For example, imagine a worker in a factory whose job is to assemble an advanced jet engine for a new airliner. With an AR headset, that worker could see step-by-step instructions floating above his workstation, with the exact spot he is supposed to weld being digitally highlighted.
Or imagine a medical student who can train on a virtual 3D model created from scans of a real patient. Or an EMT in a rural area who can receive real-time instructions from a specialist in a hospital hundreds of miles away on how best to stabilize a patient while help is on the way.
AR technology promises to take all of the information that has been confined to the Internet over the past few decades and integrate it into the physical world, where such content can be most useful and do the most good.
Advanced manufacturing and other industries have already begun using AR for training new workers and have seen great improvements in safety and efficiency. We often hear about technology replacing workers, but AR provides an opportunity for technology to enhance workers instead, by helping them with their training and making them more productive.
In previous hearings this Committee has held on new and emerging technologies, such as the Internet of Things and Autonomous Vehicles, I stressed how important it is for government to avoid jumping in too soon with a heavy-handed regulatory approach.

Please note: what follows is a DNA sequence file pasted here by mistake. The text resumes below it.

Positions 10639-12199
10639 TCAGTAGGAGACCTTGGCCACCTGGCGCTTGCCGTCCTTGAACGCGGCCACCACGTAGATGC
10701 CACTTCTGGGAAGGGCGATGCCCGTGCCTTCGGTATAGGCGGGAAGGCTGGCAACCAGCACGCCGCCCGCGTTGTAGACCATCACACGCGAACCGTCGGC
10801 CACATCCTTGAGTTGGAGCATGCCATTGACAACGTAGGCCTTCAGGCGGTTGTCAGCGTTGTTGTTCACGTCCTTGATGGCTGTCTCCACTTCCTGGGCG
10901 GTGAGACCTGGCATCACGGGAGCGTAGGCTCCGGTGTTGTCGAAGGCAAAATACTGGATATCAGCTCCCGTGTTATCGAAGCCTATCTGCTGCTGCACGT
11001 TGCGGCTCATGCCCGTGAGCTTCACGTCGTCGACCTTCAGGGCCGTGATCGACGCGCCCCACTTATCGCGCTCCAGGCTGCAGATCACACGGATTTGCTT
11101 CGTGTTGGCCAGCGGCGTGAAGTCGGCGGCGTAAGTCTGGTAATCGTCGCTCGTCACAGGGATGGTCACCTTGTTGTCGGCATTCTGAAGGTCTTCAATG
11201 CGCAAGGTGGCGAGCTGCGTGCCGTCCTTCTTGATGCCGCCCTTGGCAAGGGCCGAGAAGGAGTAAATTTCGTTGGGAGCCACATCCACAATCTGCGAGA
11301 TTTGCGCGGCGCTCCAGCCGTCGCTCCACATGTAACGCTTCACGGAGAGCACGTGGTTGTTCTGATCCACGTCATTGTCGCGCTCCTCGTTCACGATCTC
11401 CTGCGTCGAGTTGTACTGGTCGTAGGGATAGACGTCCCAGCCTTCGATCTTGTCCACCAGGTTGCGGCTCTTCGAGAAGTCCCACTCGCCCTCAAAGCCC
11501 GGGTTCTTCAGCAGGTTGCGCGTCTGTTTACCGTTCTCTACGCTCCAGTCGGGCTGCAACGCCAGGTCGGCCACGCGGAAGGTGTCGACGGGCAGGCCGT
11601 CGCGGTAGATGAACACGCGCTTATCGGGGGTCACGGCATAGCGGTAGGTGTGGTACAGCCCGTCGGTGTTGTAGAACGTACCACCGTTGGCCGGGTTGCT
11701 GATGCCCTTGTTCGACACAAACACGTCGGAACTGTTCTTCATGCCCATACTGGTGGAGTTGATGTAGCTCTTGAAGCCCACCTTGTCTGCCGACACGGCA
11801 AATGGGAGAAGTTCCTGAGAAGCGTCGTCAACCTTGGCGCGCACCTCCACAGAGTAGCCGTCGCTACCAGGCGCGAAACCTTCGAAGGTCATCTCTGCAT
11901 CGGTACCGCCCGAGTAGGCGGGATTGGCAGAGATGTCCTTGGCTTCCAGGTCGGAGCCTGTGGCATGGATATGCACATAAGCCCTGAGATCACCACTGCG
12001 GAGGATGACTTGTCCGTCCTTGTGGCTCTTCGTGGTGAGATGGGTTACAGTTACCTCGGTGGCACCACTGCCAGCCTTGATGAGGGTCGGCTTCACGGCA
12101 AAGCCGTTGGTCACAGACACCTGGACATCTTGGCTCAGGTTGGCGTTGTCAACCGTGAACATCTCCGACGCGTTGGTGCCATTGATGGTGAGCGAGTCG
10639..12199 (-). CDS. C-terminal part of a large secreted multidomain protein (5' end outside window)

AR is no different. While there are certainly important policy questions to consider, such as the privacy of user data recorded by AR devices, it is essential that policymakers not unnecessarily stifle innovation. Instead, we should foster an environment that maximizes the potential benefits of this promising new technology.
There may be obstacles, regulatory or otherwise, to achieving the full potential of AR. Like a Pokémon trainer, the job of this Committee is to “catch ‘em all.”
Earlier today, the Committee had the great opportunity to see AR in action first-hand. DAQRI, Niantic, and the U.S. Army Edgewood Chemical Biological Center provided us with a great demonstration of: the DAQRI Smart Helmet and a heads-up display for automobiles, which gives drivers important information without having to take their eyes off the road; Pokémon GO and other Niantic apps; and military-focused applications of AR.
Even though the only reality they could augment was the reality of the Russell building, it was easy to see the potential of this new technology for a wide range of applications. I want to thank them for making their products available to us today.